HNIs, sovereign funds latch onto REITs in yields chase

The listed units, such as Mindspace or Embassy, are trading at about 10-20% premium to their listing prices. This is in addition to periodic interest payments, yielding 6-7.5% post tax returns.


Sovereign funds and wealthy investors are buying into real estate investment trusts (REIT) that offer relatively more attractive returns and are perceived to be safer than bonds - at least on paper.



The listed units, such as Mindspace or Embassy, are trading at about 10-20% premium to their listing prices. This is in addition to periodic interest payments, yielding 6-7.5% post tax returns.


Since the first week of August when Mindspace Real Estate Investment Trust (REIT) was listed, the units jumped more than 10% to Rs 304 from Rs 275, show data compiled by Bajaj Consultants. It offers 7.25-7.50% post-tax returns. Interest is paid either semi-annually or quarterly.


Investors keep receiving such interest income unless s/he sells the units in the secondary market.


“REITs are gaining popularity in record low interest rate regime,” said Shivam Bajaj, director at Bajaj Consultants. “While the route is now the primary way for developers raising money, investors too earn relatively higher returns, backed by tangible collaterals.”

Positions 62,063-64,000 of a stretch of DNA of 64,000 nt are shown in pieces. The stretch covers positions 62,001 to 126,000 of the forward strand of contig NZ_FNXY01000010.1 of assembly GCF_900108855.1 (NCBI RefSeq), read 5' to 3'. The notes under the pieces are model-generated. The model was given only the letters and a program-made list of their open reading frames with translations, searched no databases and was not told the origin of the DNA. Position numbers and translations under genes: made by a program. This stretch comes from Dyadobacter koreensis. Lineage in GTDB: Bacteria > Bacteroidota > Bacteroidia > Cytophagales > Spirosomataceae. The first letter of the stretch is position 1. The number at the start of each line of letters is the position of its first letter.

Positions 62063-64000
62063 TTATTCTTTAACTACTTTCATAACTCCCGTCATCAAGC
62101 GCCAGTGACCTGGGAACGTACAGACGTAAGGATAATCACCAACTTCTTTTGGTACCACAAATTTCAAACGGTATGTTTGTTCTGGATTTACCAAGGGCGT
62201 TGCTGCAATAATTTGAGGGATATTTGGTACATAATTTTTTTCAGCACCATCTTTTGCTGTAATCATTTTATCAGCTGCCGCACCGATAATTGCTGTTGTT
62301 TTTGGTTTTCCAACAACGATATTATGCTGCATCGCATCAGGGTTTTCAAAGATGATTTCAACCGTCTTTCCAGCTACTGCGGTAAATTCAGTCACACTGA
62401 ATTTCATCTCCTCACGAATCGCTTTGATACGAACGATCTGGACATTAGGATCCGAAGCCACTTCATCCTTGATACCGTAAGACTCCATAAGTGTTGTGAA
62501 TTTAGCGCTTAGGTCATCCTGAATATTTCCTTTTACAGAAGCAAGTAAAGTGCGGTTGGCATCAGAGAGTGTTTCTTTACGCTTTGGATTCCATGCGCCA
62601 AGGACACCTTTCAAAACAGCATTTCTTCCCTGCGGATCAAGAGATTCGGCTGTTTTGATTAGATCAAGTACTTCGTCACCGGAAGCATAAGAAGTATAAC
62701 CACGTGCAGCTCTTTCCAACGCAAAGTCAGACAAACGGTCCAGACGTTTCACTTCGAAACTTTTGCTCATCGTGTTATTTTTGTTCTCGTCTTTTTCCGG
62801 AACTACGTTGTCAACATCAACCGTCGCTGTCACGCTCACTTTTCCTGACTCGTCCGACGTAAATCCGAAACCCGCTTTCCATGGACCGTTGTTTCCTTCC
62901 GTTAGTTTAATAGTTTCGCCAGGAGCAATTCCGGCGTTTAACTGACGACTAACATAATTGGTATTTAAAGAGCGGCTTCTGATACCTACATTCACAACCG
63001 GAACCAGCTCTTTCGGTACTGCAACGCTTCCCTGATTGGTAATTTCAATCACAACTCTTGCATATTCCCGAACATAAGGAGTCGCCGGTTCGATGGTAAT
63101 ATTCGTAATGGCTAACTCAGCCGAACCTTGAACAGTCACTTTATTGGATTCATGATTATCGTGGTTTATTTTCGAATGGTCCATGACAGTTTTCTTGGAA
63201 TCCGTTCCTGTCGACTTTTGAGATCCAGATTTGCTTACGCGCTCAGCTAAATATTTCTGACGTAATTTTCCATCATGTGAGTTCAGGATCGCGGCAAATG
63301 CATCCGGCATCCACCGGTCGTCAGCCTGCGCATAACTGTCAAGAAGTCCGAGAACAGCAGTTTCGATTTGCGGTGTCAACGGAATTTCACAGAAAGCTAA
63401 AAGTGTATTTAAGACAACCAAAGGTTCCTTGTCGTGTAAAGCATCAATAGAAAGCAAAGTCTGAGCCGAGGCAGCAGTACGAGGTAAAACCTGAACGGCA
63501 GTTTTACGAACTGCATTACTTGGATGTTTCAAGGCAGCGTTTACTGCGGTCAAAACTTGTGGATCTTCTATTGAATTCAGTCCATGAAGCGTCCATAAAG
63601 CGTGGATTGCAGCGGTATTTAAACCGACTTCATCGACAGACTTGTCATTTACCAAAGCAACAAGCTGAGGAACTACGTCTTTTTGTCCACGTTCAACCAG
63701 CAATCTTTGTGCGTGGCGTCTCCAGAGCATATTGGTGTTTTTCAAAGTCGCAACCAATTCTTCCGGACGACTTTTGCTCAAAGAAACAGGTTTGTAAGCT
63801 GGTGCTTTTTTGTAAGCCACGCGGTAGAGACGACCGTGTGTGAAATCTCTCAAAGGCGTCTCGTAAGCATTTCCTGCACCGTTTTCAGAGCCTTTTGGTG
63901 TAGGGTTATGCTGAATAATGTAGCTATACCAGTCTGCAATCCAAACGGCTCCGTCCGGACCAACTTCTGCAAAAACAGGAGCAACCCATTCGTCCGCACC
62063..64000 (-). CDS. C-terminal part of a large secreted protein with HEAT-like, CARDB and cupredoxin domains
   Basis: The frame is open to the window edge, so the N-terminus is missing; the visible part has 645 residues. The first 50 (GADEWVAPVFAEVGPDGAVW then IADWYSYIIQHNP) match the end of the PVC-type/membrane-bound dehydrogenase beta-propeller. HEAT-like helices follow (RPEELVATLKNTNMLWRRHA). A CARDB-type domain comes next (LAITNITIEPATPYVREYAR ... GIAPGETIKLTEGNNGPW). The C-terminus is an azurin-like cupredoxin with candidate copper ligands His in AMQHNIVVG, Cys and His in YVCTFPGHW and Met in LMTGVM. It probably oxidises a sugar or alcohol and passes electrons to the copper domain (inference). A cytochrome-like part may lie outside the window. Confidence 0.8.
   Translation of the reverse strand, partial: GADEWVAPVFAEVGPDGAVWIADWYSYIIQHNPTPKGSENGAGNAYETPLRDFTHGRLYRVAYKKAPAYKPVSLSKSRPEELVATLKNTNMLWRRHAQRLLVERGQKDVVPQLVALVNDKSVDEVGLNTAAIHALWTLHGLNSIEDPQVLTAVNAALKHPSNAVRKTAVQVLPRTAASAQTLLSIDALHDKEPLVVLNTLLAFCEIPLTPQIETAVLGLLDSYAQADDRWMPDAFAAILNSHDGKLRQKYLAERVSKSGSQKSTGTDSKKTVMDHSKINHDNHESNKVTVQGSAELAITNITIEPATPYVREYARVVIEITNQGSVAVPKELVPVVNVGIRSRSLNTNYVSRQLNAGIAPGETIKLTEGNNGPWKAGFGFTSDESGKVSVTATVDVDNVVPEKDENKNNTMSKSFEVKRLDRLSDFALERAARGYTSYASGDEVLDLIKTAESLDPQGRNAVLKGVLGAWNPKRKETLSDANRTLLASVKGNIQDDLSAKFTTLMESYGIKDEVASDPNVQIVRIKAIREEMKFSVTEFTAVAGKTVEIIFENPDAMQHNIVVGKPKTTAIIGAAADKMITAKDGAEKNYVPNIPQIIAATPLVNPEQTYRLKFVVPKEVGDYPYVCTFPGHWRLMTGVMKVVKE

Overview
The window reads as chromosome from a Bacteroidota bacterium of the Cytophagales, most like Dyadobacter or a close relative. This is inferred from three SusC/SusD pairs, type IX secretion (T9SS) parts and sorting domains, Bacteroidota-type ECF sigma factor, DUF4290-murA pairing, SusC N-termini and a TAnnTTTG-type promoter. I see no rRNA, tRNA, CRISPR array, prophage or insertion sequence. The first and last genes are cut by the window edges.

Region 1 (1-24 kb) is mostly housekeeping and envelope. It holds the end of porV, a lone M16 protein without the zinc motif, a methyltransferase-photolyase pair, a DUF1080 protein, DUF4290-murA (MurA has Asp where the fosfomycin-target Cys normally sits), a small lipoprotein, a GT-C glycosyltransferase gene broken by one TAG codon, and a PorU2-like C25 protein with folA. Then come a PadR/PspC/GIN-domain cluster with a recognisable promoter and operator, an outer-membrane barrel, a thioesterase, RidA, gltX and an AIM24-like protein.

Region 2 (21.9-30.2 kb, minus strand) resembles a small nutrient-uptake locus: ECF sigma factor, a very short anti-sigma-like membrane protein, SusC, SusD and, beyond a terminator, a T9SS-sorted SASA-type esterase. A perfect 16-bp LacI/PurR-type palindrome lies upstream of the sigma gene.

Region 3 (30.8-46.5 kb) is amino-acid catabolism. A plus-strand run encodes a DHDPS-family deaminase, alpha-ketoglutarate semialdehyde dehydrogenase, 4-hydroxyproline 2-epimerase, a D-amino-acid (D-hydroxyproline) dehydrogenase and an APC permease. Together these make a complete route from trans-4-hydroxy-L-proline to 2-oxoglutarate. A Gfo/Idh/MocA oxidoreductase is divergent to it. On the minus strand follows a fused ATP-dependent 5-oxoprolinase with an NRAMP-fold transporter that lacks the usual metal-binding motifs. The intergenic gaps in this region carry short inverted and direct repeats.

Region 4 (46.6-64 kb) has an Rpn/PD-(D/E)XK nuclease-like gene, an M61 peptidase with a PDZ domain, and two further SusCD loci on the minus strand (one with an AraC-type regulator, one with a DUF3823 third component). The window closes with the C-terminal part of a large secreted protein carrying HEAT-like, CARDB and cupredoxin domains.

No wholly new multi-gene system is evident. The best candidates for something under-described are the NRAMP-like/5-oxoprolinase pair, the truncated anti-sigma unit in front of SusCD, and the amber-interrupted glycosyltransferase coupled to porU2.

REITs own, operate, or finance income generating real estate. They pool capital from investors making it possible to earn dividends from real estate investments without having to buy or manage the properties themselves.


Debt money market mutual funds are yielding about 6% pre-tax in one-year returns, show data from Value Research, a Delhi-based analytics firm. Returns are 6.34% for medium duration debt funds.


“Long term pension funds and investors are keen to explore the fixed yield generating assets in India," said Rajesh Narain Gupta, managing partner, SNG and Partners.


“Developers should take a clue and ensure works class constructions and developments with no violations to attract foreign capital and rewarding exits,” said Gupta.


Embassy Office Parks was the first REIT to be floated and was listed on April 1 last year. It is now trading at a one-fifth premium to the issue price.


“We have been receiving a lot of queries from investors seeking information on REIT investments,” said Vikram Dalal, managing director at Synergee Capital. “If you have surplus money, you can invest about 5-8 percent in those listed units earning higher than the average returns in debt investments."


Source: https://realty.economictimes.indiatimes.com/news/industry/hnis-sovereign-funds-latch-onto-reits-in-yields-chase/78693553

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